Date of this Version
"Notes on Bird Sightings in Nebraska," from Nebraska Bird Review (September 1994) 62(3).
Trumpeter Swans and Lewis' Woodpeckers: While birding in western Nebraska August 1, 1994, Shirley and I observed a pair of Trumpeter Swans with five nearly grown cygnets. They were in a sandhills lake west of Whitman near the road. We also saw two Lewis' Woodpeckers in the burned-out area at Chadron State Park, but could not find them at Soldier Creek near Fort Robinson where we saw so many last year.
---- Lee Morris, RR1, Box 14, Benedict, NE 68316
More Trumpeter Swans: I was driving along Highway 2 on October 8, 1994 near Whitman, NE on one of those days when everything in nature seemed to be putting on a final show before winter. Rounding a curve and looking across Collins Lake, I saw what I thought might be late White Pelicans gliding across the water. A split second later, I knew these were not pelicans, so I stopped; a scan through my binoculars and a study through my spotting scope identified Trumpeter Swans - five adults and four subadults. Two adults flew across the lake giving their distinctive trumpeting call.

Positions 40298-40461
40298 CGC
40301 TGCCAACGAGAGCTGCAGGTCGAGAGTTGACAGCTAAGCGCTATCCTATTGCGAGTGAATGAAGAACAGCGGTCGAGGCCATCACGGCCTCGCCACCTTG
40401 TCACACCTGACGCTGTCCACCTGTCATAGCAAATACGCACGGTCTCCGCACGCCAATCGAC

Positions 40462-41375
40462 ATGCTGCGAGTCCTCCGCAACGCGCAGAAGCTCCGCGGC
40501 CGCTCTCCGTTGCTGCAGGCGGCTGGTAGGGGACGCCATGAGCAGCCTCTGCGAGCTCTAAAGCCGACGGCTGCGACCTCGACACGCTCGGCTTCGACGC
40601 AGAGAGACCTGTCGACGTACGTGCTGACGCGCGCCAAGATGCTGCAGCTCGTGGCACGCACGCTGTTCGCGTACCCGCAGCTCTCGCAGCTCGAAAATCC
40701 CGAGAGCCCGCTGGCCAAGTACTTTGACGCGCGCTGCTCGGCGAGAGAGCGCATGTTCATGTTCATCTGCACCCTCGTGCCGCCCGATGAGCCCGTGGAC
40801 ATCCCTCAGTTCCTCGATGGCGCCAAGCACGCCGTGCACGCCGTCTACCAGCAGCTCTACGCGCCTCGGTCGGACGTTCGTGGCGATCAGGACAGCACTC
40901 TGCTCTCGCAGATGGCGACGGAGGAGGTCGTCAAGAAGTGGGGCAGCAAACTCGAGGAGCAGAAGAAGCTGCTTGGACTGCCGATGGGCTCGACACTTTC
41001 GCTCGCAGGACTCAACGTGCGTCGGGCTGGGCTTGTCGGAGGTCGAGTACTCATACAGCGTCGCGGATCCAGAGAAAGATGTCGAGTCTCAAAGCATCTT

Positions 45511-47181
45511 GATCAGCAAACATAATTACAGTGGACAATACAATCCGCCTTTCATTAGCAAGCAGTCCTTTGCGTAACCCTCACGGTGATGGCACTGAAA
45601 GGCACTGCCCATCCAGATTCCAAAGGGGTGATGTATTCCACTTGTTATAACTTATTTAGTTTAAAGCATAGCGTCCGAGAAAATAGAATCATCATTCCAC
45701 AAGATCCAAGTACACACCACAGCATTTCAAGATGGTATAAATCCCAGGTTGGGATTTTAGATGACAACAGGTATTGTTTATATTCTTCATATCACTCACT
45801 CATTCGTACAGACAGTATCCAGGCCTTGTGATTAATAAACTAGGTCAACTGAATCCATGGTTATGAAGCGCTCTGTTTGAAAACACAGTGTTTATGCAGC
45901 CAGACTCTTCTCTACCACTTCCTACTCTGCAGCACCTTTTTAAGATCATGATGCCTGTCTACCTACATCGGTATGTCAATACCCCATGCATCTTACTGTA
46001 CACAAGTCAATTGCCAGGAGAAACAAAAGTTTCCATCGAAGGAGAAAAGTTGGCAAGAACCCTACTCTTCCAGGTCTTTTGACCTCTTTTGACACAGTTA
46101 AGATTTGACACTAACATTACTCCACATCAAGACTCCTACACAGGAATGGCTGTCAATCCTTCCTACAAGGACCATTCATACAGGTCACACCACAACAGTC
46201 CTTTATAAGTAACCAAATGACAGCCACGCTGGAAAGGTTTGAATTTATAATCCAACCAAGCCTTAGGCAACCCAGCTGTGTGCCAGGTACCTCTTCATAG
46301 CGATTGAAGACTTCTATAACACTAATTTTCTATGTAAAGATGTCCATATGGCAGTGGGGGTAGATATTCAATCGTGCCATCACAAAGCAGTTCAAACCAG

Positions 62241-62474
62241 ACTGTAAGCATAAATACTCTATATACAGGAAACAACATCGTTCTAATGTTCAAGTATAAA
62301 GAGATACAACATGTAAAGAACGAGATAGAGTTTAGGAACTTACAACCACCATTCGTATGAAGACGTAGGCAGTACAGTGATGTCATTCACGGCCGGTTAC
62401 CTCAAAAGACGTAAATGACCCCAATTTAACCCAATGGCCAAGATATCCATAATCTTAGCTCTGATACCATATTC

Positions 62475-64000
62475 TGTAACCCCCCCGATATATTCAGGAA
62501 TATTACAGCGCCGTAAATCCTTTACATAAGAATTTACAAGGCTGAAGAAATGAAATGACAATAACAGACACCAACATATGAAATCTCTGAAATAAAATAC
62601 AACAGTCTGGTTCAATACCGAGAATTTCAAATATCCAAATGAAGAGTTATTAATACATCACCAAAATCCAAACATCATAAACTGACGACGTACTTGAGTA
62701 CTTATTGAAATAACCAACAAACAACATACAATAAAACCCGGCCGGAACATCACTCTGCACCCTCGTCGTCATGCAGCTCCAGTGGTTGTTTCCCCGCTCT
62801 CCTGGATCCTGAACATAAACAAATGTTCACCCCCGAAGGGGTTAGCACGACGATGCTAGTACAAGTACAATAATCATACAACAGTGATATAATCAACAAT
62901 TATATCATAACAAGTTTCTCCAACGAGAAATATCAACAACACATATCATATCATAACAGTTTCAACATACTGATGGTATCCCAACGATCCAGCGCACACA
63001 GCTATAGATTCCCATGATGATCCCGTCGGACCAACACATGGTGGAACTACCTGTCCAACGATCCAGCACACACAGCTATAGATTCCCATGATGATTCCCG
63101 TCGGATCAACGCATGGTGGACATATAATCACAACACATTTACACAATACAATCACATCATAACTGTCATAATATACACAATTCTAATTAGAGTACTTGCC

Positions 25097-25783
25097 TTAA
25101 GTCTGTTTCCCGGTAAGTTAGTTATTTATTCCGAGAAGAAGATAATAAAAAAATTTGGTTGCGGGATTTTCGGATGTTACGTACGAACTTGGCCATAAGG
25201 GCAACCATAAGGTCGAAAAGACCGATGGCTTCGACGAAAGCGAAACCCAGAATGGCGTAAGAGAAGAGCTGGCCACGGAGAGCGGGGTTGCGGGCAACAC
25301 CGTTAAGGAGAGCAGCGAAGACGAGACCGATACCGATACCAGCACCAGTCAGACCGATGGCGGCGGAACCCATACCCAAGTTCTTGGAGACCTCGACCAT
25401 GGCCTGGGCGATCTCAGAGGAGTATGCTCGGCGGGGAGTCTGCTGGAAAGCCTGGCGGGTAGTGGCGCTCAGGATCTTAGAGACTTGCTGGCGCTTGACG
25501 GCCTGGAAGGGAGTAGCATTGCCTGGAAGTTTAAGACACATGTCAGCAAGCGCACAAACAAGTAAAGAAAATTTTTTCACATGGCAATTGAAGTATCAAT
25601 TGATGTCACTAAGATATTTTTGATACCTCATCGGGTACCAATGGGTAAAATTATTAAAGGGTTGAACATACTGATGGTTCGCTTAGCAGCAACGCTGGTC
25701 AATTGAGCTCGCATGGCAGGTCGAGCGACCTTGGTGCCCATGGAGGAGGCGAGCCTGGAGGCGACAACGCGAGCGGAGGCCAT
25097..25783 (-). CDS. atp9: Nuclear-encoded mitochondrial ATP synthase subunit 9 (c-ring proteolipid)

Fascinated with this sighting, I drove on towards the Black Hills, speculating about their presence at Collins Lake. Where were they headed? LaCreek wildlife Refuge at Martin, South Dakota, came to mind, so I stopped there on the way back. Mr. Rolf Kraft, Refuge Manager, kindly dragged out the big serial survey maps to show me all the nest area sites for Trumpeters. Aerial surveys on five days from August 20 through September 2, 1994, showed birds nesting in Cherry, Grant, Arthur, Sheridan, McPherson, and Garden Counties in Nebraska, 10 counties in South Dakota, and Crook County in Wyoming. A total of 249 swans in 9 flocks were observed: 47 non-breeders and 54 pairs with 32 broods consisting of 85 cygnets (much higher than the 1993 total of 122 adults and 42 cygnets). All of these birds have migrated or will migrate for the winter into LaCreek, where the water is kept open and food is provided. It seems that this population has somewhat stabilized at about 225 birds, which means that some are 'pioneering' into other areas. Only one has been located, and that was in Wisconsin. Most of the birds have been neck-collared, so if you see swans with neck collars, either call me (I have cards and information) or inform Mr. Kraft at the Refuge.
----Ruth C. Green, 506 W. 31 Ave., Bellevue, NE 68005